baking spices it does, it tastes like very
comfortable, very warming. Like you’re drinking a baked good. Like maybe a spice cake
or something like that. Emily: The time had come to truly see what goes into this extravagant drink. In addition to the 100-year-old Chartreuse the L’Imperial is made with top shelf gin, cherry oak aged maraschino
liqueur, lime juice, and of course, a golden cherry on top. My version of the
cocktail included an ounce of Baccarat’s standard issue Chartreuse. Antoine assured me that this would be a similar tasting
experience, and I knew that any more Chartreuse from
the 100 year old bottle was better off preserved
for true connoisseurs. Oh my gosh. Oh my gosh! I would definitely use both hands. Oh yeah, I mean I’m very
nervous to pick this up. And I was thinking, okay, how can a glass look like $3,600, and then
you put this in front of me. And it’s all become, no pun intended, but very crystal clear. Emily: What should I be
tasting in this cocktail? Antoine: So you’re
gonna taste a little bit of the baking spice that you have, the gin adds a little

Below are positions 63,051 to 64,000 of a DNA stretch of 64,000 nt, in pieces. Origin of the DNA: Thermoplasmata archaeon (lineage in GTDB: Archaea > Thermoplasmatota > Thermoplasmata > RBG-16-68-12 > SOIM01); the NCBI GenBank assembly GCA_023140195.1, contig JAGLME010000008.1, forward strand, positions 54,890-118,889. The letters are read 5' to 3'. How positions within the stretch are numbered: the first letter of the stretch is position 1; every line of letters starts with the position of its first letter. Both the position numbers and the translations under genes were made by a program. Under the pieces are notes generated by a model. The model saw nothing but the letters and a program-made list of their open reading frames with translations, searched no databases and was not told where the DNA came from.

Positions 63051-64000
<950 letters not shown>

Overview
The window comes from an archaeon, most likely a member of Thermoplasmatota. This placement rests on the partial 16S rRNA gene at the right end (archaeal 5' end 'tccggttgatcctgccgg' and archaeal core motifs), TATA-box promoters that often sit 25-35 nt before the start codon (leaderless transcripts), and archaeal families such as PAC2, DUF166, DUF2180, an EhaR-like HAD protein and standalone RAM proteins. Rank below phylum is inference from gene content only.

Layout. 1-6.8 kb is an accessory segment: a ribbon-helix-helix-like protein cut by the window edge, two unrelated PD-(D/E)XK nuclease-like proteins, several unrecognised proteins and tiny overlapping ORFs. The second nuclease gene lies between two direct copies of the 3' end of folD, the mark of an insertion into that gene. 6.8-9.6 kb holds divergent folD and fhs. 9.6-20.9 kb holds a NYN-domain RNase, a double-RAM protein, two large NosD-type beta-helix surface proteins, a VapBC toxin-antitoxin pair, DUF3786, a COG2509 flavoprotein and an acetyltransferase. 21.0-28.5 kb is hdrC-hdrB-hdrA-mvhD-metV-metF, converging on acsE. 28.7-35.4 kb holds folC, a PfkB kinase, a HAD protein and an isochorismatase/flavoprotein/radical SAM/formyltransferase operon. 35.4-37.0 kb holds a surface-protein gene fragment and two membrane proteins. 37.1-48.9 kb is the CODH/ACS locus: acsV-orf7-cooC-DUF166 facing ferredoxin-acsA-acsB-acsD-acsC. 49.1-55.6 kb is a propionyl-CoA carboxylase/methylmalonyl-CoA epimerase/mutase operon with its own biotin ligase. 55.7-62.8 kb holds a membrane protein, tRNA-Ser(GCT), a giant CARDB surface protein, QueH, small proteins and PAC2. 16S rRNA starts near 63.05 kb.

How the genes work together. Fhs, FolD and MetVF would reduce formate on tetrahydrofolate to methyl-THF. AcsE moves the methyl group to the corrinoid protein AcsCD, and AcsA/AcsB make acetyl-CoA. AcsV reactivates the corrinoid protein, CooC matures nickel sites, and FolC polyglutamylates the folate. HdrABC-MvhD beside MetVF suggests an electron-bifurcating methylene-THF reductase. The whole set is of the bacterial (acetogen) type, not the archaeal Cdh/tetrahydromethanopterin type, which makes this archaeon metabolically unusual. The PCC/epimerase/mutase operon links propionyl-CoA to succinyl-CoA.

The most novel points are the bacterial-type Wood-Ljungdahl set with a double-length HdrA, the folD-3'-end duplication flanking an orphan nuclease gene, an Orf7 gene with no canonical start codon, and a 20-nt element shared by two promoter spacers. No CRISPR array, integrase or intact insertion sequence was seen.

bit of aromatics as well. Emily: All these ingredients are used to really boost up the Chartreuse. All right, hm. Hm. Okay. Yes. Woo. Mm. It’s wonderful!
What do you think? It’s delicious. It has all the flavors of the Chartreuse. But it just feels more fun
to me, you know what I mean? Yeah, it’s not as constricting and heavy. It actually brings it out,
it’s light and refreshing. I feel like if you’re here to spend $5,000 on a cocktail you’re here
to have a really good time. Antoine: You’re here to enjoy it.
Emily: Yes. And this drink is enjoyable
from start to finish. It’s not one of those
drinks that you drink and you’re kinda like (throat clearing). It’s certainly the best
drink I’ve ever had. I’m gonna have another sip, and I’m gonna go with
more confidence this time. Our final tally for
the L’Imperial Cocktail comes out to $3,600 for a
souvenir Baccarat crystal glass. And $1,150 for an ounce of
100-year-old Green Chartreuse. Leaving $250 for other
top shelf ingredients and expert craftsmanship. A grand total of $5,000 for a bar-goer’s ultimate cocktail splurge. It was a fun experience to eat it. You have gold in your teeth.
Oh no. Well, I’ll be here.